Figure

Figure 1 Study flow chart. CHT, chemotherapy; EOT, end oftreatment; FU, follow-up.
Figure 2 Timeline. EOI, end of intervention; FU, follow- up; IC, informed consent; ICI, initial counseling interview; SOI, start of intervention.

References

Related documents

A novel secure cloud storage system is proposed to ensure the protection of organizations ’ data from both the cloud provider and the third party auditor and from some users who

activities. The revenue portion is a linear function of throughput: the number of trains served by the railroad per unit time multiplied by a destination speeific railroad charge.

A total of 234 cases confirmed with UGT1A1*28 and/or *6 heterozygous genotype were analyzed, which include those from the Zhong- shan Hospital (54 cases), Cancer Medical Center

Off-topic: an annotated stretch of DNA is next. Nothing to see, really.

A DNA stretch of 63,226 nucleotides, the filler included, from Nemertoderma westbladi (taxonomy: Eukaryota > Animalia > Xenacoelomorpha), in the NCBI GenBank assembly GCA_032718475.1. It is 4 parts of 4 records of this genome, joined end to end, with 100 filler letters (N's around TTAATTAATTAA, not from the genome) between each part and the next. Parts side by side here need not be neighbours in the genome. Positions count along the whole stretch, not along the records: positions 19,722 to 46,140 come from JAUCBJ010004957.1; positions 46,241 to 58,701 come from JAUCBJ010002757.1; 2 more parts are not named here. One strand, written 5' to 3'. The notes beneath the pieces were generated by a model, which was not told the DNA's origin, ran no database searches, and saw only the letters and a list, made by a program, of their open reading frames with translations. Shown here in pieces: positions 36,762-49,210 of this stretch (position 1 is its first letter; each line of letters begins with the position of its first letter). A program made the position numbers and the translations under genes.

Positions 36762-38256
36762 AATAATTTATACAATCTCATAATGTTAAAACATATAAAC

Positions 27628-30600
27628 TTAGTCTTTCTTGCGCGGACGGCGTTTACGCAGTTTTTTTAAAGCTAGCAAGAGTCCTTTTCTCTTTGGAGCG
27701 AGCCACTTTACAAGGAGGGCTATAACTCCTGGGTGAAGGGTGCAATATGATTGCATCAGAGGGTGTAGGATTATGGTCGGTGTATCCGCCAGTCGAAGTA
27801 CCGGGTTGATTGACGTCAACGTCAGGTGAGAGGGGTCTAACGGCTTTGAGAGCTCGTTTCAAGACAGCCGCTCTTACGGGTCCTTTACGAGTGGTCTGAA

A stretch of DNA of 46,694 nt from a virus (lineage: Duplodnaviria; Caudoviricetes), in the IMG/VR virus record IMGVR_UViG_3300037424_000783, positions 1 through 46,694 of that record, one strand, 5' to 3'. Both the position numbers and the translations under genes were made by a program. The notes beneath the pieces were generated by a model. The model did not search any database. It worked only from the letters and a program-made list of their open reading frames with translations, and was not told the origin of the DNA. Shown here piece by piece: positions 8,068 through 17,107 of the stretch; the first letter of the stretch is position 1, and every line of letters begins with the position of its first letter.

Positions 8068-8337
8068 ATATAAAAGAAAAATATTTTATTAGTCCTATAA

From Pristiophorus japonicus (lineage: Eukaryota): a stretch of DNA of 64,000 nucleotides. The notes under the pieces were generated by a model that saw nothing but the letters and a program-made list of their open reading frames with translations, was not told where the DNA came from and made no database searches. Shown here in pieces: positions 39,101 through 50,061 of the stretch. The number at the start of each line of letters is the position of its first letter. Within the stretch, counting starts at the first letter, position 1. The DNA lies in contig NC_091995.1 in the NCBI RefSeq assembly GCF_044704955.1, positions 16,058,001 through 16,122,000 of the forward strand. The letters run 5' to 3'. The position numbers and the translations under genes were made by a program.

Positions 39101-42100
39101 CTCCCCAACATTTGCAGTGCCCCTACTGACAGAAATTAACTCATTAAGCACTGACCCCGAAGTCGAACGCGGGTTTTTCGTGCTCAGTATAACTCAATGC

Section 3 examines several correlations including the Hermite-Kampé de Fériet poly- nomials, the Hermite based poly-Bernoulli polynomials with a q parameter and the Hermite

the combined safety results from six consecutive prospective clinical trials as a measure of the clinical biocompatibility of this new multipurpose lens care solution (Biotrue)

Notwithstanding the limitations inherent to short-term rather than prolonged manipulation of sleep, the experimental sleep restriction and the few experimental sleep extension

We observed that the expression of p53 and p21 Waf1/Cip1 was increased in U-2 OS and MG-63 cells treated with ALS, which probably contributes to the inhibitory effect of ALS on

Später habe sich ein anderer Klinikdirektor zu Wort gemeldet und erklärt, dass er den Kranken, die zuvor der Euthanasie zum Opfer gefallen wären, eine völlig